© Reuters. FILE PHOTO: A view shows emissions from the smoke stack of the Electricite de France (EDF) coal-fired power plant in Cordemais near Nantes, France, January 20, 2022. REUTERS/Stephane Mahe
By Tassilo Hummel and Dominique Vidalon
PARIS (Reuters) -French power utility EDF (PA:EDF) on Monday again warned on its 2022 profit outlook, saying it could miss its financial targets because it was required to sell power at below-market prices and due to lower nuclear output.
State-controlled EDF, whose shares fell as much as 3%, now sees the impact from French energy price curbs on its 2022 earnings before interest, taxes, depreciation and amortization (EBITDA) at around 10.2 billion euros ($11.2 billion), compared with more than 8 billion in a previous estimate.
The government, which owns over 80% of EDF, earlier this year increased the amount of electricity EDF was forced to sell to rivals at below-market prices, with energy costs a main issue for voters before presidential elections in April.
EDF said on Monday a government decree, dated March 11, confirmed the utility would now have to sell 120 terawatt hours (TWh) to rivals, adding 20 TWh to a previous total.
EDF also reassessed the impact of lower nuclear output, saying the EBITDA hit would now be at about 16 billion euros based on 2022 forward prices on March 11.
By 1156 GMT, EDF shares were off their early lows to trade down 2.1%, losing more than 15% so far this year.
“EDF is indeed short volumes at the worst time in history as a tight gas market has pushed power prices to extraordinary levels, which have been compounded by fears on the Russia/Ukraine crisis,” JP Morgan analysts wrote in a note.
EDF maintained its 2023 target for the ratio between net debt and EBITDA of around 3, but said this could be difficult to meet, particularly because of the impact of the Ukraine war.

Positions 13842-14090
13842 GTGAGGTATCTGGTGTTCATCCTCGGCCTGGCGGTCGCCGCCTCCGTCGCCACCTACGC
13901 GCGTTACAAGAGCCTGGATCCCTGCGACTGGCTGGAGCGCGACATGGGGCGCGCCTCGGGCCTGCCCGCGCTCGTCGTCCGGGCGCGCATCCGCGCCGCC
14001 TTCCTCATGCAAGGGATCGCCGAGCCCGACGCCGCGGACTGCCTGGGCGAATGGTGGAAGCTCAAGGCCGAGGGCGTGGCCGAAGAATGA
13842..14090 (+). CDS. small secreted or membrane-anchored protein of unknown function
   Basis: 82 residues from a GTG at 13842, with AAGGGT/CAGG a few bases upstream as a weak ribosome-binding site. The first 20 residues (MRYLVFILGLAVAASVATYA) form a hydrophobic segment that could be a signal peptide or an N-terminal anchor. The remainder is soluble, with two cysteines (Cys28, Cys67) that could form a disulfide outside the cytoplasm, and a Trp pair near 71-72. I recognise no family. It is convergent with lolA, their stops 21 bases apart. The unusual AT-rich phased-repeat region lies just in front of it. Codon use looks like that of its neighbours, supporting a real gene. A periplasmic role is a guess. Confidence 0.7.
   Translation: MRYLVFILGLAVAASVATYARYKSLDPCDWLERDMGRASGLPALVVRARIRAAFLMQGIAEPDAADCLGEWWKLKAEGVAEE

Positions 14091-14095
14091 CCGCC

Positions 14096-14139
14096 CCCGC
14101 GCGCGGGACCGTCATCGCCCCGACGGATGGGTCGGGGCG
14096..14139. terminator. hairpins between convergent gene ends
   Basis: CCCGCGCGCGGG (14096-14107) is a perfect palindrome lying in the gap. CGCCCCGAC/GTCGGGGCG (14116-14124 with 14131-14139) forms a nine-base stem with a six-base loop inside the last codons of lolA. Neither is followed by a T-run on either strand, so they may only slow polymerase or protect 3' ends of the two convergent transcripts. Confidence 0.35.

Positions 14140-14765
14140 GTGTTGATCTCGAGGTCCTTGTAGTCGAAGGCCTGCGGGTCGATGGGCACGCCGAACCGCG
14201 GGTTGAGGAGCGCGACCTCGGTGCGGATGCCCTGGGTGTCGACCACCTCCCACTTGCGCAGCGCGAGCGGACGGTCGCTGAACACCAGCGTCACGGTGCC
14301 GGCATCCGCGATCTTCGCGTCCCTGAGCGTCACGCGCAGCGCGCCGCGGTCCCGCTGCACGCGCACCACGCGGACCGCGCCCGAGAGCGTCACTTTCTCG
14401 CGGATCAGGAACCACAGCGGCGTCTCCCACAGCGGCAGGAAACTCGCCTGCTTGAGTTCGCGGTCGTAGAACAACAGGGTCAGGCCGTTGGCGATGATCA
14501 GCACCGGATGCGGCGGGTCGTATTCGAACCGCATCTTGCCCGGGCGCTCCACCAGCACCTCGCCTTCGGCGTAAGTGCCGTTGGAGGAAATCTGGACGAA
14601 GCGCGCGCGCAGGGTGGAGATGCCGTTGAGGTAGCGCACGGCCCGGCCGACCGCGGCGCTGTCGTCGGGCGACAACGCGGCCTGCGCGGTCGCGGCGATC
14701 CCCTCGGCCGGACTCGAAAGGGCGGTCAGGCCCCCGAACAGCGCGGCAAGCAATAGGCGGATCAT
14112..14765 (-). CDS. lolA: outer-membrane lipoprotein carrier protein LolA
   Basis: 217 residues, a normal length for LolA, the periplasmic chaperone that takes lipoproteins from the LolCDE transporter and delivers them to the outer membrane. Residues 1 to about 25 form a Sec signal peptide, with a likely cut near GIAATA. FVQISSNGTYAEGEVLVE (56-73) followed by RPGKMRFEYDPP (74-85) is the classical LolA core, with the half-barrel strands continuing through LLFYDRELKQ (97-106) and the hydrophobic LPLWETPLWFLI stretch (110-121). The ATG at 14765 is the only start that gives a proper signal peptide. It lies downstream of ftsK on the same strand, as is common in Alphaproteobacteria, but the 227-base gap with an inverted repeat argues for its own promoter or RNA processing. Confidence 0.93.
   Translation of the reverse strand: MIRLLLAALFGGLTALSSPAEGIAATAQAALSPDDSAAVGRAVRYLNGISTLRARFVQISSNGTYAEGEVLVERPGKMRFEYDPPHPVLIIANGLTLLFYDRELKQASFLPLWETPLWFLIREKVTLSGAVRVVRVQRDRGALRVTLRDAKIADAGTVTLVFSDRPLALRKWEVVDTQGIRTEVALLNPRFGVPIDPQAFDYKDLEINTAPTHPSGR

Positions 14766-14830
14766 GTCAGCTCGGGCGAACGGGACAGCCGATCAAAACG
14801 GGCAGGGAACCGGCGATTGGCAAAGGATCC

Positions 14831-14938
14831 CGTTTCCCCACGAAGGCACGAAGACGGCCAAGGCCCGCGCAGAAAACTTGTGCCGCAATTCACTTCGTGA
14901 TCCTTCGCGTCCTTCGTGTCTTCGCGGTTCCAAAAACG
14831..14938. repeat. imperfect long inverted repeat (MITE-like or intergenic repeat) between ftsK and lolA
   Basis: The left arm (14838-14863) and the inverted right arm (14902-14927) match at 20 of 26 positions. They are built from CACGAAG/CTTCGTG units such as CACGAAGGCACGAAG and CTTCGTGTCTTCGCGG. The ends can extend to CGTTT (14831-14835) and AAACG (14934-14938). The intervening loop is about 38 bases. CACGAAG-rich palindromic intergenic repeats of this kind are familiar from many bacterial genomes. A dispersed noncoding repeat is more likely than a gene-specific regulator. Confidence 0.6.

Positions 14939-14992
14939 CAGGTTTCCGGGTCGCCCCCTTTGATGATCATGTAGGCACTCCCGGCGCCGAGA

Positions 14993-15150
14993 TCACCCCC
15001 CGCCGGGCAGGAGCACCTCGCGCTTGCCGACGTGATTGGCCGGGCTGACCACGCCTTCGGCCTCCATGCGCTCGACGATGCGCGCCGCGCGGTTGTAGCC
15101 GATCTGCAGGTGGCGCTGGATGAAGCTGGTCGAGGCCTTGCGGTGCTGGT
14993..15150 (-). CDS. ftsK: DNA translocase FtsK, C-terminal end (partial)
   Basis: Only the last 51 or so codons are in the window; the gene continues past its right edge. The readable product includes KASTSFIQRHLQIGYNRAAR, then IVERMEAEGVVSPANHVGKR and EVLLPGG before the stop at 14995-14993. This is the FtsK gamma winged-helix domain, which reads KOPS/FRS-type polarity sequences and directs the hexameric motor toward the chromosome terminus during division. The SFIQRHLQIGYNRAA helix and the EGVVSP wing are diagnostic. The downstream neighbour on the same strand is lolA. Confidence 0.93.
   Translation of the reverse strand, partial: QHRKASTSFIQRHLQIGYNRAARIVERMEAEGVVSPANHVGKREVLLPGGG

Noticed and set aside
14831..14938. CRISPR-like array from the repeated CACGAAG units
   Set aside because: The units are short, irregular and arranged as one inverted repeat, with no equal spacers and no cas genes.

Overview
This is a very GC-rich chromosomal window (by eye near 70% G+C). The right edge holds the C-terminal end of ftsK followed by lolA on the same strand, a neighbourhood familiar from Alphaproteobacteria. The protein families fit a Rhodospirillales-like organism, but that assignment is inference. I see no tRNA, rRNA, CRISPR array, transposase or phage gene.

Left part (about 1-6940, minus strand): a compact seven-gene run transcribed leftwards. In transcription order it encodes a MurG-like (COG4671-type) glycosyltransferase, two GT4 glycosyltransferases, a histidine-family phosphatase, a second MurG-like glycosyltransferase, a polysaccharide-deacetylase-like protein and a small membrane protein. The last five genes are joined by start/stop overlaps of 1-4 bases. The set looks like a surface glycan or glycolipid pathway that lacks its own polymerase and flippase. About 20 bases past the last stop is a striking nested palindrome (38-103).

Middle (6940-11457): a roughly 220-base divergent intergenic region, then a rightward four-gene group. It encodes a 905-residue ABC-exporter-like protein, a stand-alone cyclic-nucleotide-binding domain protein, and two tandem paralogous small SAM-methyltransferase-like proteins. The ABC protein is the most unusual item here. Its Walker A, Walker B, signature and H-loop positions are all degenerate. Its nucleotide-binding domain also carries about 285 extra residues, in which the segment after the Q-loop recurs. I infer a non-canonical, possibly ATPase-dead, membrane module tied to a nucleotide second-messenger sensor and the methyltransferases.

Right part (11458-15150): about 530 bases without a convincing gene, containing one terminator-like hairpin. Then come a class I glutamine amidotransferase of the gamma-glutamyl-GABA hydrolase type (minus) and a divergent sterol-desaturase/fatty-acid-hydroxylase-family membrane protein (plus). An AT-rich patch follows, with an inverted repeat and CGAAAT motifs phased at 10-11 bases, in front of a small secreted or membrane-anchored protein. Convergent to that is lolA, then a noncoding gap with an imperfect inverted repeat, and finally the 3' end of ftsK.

It said “the group’s capability to achieve these objectives” would be affected by the range of risks and the work to deal with corrosion on its French nuclear fleet.
“Moreover, in the current situation, the impacts of the Ukrainian conflict and associated geopolitical tensions on all kinds of risks are difficult to quantify,” EDF added.
The state said last month it would inject about 2.1 billion euros into EDF to ease the financial pain caused by offline nuclear reactors and the government price curbs on power sales.
The rights issue aimed to help EDF to fill gaps in its balance sheet this year and next, and maintain its debt rating, executives have said.
“We believe that more will be needed: additional capital will likely be needed, especially when considering the nuclear renaissance announced by the French government,” JP Morgan analysts added.
($1 = 0.9132 euros)
France’s EDF warns on outlook blaming price caps, lower nuclear output
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